A few years back, when I was still a Rhody, I saw a press release touting $25 compost bins. The friendly people at Rhode Island Resource Recovery were selling new compost bins at 1/3 off of their retail price to the people of Rhode Island. Progressive huh?
My compost bin traveled through my move to Connecticut and was promptly set-up in a sunny spot in the backyard. It happily gobbled-up leaves, pine needles and other assorted yard waste. In return, my compost bin presented me with nutrient-rich soil whenever I wanted it.
This year I have taken to feeding my compost bin and more diverse diet.
1. Loads of kitchen scraps...apple cores, potato peels, lettuce stumps, egg shells, corn husks
2. Waxed paper....great for wrapping sandwiches and can be found on sticks of butter
3. Corks...I love myself some wine
4. Shredded newspaper...in the height of summer when brown matter was scarce
5. Dryer lint...for those of us who can't line dry all of our clothes
Actual Gruppie family dryer lint...don't get too excited.
When I needed rich soil to fill-in the lawn's bare spots this fall, there was a half-full compost bin waiting for me. All for free!
Composting does not just add to your wallet it also takes away from the landfill. When you add food scraps and other compostables to the landfill they tend to hang around for quite some time in their plastic bags and in the plastic-capped landfills. Toss those same compostables into the compost bin and they can disappear in a matter of weeks.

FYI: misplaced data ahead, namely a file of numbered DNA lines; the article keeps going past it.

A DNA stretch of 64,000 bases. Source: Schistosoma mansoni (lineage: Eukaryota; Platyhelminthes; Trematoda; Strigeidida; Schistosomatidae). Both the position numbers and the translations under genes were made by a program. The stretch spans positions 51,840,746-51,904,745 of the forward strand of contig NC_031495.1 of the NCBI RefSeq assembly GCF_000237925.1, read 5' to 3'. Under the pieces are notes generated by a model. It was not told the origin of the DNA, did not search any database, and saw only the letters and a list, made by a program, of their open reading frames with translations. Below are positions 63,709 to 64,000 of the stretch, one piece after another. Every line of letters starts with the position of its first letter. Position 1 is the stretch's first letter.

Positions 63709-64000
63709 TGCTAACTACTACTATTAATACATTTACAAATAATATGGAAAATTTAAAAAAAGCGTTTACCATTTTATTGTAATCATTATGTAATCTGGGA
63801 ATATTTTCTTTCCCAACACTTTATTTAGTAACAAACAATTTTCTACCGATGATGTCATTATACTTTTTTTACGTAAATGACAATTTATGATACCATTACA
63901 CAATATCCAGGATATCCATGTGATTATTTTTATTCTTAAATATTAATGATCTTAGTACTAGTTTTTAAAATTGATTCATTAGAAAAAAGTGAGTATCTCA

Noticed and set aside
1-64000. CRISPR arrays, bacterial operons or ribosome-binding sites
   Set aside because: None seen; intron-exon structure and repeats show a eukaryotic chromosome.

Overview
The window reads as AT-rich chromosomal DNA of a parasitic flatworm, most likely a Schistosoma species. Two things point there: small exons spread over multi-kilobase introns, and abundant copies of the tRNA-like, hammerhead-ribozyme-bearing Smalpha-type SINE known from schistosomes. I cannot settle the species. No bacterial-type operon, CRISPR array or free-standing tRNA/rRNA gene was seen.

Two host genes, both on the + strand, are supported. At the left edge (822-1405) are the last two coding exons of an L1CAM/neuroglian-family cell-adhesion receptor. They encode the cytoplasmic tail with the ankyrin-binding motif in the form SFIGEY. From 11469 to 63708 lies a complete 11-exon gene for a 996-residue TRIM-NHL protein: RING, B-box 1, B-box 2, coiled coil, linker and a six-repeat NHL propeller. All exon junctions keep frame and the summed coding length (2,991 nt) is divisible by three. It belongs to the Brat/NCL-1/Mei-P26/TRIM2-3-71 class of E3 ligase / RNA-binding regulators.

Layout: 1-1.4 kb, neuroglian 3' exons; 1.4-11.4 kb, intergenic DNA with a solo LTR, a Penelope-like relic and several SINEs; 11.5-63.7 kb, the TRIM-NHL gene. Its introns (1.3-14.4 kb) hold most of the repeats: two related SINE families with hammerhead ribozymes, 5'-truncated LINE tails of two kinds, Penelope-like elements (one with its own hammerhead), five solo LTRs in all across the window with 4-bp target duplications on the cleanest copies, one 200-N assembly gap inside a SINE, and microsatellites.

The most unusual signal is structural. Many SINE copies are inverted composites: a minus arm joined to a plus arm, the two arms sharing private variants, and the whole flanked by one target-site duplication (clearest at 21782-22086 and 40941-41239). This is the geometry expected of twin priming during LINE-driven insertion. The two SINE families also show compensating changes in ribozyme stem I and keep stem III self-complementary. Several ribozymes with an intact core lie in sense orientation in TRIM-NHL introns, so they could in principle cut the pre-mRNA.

My best estimate would be that my family of four keeps 1/2 of a bag of trash out of the landfill each week from religiously composting food waste. That equals 26 bags in a year. Pretty exciting stuff for a boring Gruppie like me.
My compost bin is starting to feel lonely. Aaawww. It could really use a friend. Maybe the friendly people at the Connecticut Resources Recovery Authority will read this post and follow Rhode Island's example to save tons of waste from languishing in our landfills.